Wednesday, August 15, 2012

Printrbot Calibration Prints

     It's one thing to get a 3D printer set up to produce nice-looking prints, but it's another if those prints don't come out the size that you want them to. This quick post will help anyone get the axes on their 3D printer working just as they should. To make the most out of this post, you're going to need a pair of calipers.

Various calibration prints

     I would start out by printing Another Calibration Square by Sebastius because it's small, but has lots of surfaces to measure. This print is also good to make sure your printer can print reliably. Small prints don't give the most accurate results, but they are good to get the axes calibrated if they begin far off from what they should be. After measuring that and adjusting the steps on your printer (see below on how to do so), I would print the Large Calibration Square by Dillon1337 (yeah, that's me). By measuring the much longer sides on this print, you'll get a much more accurate result for the new step value. I would print this out once, adjust the values, then print it again. By the second time, it should be near-perfect.

     There are two other things on Thingiverse that I would recommend, but are not necessary. The first is the Concentric Circle Test by ttsalo. This is a very small print that I used to make sure my printer was making accurate circles. You could create a 40 mm diameter circle in your favorite image editing program and print it on a sheet of paper to compare with the 3D print. Lying the 3D print on the printed outline will give you a good idea how perfect (or unperfect) your circle is. Previously, when I printed a different circular object, it was skewed. It turns out that my printer wasn't calibrated exactly, but the prints in the above paragraph would prevent that.

     I also printed out the 20mm box from The Essential Calibration Set by coasterman because I was concerned that prints I designed in the program SketchUp were not printing in the same scale that I designed them in. I went and designed a 20mm cube in SketchUp and converted to a .stl and it turned out that there was no issues and my print was identical to the one uploaded to Thingiverse. This again comes down to having all of the motors precisely calibrated in the software.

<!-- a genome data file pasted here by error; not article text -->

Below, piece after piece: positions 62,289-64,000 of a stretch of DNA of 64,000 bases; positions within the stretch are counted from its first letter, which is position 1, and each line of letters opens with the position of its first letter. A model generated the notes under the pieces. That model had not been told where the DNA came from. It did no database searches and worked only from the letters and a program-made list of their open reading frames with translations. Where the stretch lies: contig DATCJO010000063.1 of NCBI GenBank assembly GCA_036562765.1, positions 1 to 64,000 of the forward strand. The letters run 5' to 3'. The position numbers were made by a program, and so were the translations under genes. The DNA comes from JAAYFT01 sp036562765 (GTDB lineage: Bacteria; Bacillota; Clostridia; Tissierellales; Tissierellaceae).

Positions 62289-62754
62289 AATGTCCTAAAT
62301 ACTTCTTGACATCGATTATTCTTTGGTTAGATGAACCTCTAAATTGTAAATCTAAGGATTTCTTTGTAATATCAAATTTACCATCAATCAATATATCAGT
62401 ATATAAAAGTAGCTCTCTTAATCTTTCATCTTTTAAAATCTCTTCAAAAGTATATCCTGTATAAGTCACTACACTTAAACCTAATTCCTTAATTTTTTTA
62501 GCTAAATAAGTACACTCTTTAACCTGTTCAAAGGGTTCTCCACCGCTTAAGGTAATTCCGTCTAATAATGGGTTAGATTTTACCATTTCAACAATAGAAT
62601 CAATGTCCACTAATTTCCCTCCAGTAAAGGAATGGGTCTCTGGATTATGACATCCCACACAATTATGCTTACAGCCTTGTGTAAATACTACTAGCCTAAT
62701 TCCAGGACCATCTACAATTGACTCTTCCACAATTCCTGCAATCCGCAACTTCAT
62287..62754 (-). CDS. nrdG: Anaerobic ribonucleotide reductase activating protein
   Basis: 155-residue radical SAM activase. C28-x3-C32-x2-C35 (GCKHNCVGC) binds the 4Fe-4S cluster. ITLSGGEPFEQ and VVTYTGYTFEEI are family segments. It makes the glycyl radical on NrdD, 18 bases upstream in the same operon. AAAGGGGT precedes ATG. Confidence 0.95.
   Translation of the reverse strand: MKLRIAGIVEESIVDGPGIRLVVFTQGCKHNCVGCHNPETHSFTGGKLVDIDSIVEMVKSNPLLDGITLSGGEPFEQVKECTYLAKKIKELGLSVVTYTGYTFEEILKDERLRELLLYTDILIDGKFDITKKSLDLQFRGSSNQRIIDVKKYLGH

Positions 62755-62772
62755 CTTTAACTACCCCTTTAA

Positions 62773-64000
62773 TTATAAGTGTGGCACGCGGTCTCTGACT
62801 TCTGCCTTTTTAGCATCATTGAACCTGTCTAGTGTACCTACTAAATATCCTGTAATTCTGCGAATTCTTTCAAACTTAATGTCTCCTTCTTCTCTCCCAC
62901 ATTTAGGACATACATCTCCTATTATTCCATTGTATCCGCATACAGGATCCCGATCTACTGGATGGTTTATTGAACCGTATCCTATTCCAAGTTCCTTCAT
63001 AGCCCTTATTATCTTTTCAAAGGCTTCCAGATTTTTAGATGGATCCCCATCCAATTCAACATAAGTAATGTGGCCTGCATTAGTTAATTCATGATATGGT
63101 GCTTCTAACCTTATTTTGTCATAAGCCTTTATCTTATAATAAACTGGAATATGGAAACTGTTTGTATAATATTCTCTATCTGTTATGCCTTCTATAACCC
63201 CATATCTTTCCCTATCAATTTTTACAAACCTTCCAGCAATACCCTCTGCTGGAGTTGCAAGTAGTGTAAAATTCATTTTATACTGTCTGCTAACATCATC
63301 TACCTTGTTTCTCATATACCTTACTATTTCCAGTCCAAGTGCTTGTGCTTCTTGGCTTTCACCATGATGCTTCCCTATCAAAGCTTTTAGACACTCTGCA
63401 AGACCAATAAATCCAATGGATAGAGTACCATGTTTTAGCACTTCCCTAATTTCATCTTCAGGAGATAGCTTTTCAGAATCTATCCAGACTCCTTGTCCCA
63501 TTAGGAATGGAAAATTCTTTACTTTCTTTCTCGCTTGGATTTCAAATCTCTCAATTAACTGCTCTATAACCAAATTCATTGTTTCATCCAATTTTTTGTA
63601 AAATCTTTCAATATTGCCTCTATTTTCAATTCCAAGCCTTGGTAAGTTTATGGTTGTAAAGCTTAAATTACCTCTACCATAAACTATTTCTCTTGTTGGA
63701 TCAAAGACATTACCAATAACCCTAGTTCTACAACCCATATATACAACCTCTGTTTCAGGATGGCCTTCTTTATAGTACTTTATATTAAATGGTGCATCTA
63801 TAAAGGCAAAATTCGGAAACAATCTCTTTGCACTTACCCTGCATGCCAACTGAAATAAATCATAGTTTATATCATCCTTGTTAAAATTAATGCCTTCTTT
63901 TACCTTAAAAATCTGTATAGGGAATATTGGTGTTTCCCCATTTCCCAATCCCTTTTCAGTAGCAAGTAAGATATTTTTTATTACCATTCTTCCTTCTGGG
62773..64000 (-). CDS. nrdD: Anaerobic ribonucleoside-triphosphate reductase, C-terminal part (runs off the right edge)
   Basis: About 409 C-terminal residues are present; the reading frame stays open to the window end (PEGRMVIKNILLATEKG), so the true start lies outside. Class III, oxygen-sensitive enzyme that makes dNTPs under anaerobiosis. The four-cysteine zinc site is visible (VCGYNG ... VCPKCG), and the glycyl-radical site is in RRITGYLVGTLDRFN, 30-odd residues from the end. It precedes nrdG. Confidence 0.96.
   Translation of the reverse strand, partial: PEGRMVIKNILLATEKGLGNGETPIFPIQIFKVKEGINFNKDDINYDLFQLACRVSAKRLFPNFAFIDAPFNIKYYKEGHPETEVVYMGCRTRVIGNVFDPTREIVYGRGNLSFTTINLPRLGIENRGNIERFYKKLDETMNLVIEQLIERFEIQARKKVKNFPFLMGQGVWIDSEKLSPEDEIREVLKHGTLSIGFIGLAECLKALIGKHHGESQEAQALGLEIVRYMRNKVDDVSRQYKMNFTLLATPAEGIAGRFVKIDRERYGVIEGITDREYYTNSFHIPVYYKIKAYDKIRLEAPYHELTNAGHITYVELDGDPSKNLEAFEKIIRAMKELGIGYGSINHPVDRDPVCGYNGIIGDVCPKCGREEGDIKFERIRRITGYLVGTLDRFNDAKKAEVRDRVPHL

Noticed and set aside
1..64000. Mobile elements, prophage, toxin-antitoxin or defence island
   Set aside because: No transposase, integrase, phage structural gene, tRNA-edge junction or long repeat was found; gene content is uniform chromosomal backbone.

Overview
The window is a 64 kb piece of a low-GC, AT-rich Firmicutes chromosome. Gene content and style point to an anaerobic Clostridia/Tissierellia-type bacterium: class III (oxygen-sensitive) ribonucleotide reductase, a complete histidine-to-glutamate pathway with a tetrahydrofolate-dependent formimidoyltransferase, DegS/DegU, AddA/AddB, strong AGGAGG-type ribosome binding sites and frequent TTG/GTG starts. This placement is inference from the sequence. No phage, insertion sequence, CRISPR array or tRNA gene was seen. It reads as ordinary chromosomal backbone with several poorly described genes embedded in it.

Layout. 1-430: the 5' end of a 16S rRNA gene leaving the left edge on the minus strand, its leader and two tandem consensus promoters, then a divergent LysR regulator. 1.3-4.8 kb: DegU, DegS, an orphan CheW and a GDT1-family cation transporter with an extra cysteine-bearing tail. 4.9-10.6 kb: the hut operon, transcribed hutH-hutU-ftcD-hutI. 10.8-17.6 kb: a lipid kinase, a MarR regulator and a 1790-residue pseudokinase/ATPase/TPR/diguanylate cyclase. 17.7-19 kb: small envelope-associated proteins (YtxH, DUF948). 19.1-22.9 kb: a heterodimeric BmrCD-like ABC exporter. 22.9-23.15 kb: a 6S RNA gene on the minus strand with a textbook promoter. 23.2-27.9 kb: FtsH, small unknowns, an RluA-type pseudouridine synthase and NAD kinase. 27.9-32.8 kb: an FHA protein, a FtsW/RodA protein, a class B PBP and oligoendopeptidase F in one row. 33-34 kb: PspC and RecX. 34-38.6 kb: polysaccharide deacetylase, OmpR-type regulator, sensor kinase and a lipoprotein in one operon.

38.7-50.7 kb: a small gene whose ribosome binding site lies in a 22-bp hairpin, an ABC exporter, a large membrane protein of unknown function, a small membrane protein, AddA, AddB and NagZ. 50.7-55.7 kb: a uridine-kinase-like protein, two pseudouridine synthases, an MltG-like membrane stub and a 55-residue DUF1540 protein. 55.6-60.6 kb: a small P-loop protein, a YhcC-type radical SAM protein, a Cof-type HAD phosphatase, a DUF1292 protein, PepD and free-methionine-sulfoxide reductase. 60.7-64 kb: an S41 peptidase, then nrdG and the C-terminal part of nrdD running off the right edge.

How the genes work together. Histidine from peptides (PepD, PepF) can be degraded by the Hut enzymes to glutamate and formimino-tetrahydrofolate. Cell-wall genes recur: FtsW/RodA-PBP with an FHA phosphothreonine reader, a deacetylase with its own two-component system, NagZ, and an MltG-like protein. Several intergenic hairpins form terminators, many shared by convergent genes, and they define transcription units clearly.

To calibrate your axes, follow these steps:
  1. Print the object and be sure to remember (or mark) how it was laying on the bed. It is important to keep track of which direction is in the X, Y, or Z axis.
  2. Find the step-per-mm values in the slicing progam that you had set up for each axis.
  3. Determine the defined dimensions of the object. Often it is listed in the description of the part, but you might have to open the files (CAD or .stl) in a program to figure it out yourself.
  4. Measure the printed object with a pair of calipers comparing it to the defined dimensions.
  5. Use the following formula to find your new steps-per-mm value for each axis: new steps-per-mm value = (old steps-per-mm value * defined object length) / measured object length
  6. Plus this value back into the program for each of the 3 axes and try the print again. Repeat these steps until you are satisfied it is close enough.
     I created a desktop Java app that can do the calculation for "new steps-per-mm value" for you by entering in the other information. The source code,, for that app is located in my Github repository under the name 3D-Cal-Steps. There is a pre-compiled version from my 64-bit Windows 7 laptop called "CalSteps.jar", but I can't guarantee that it will work on your computer. You will most likely need to compile the source on your computer to get a working program. This program takes numbers with decimals. You can enter other text/characters into the fields without generating an error, but the result will not be calculated. This is a desktop app, but I plan on creating a web-based version of the code as well. I would also like to add a how-to on how to compile the code, but some googling should aid you in that if you are unfamiliar.

Screenshot of my CalSteps program

Please leave a comment if this post helped you or you have any suggestions. Hopefully this post helped you get your new 3D printer calibrated in no time!


  1. Adjusting steps per mm will only make things worse. You know the pitch of the belts and the number of teeth on the pulleys; that's what you should use to calculate your steps per mm.

  2. As Tom has said - you should not adjust steps per mm at all from the values worked out from belt and pulleys.

    You should tweak other factors - which there are many - this could include mechanical factors such as backlash etc...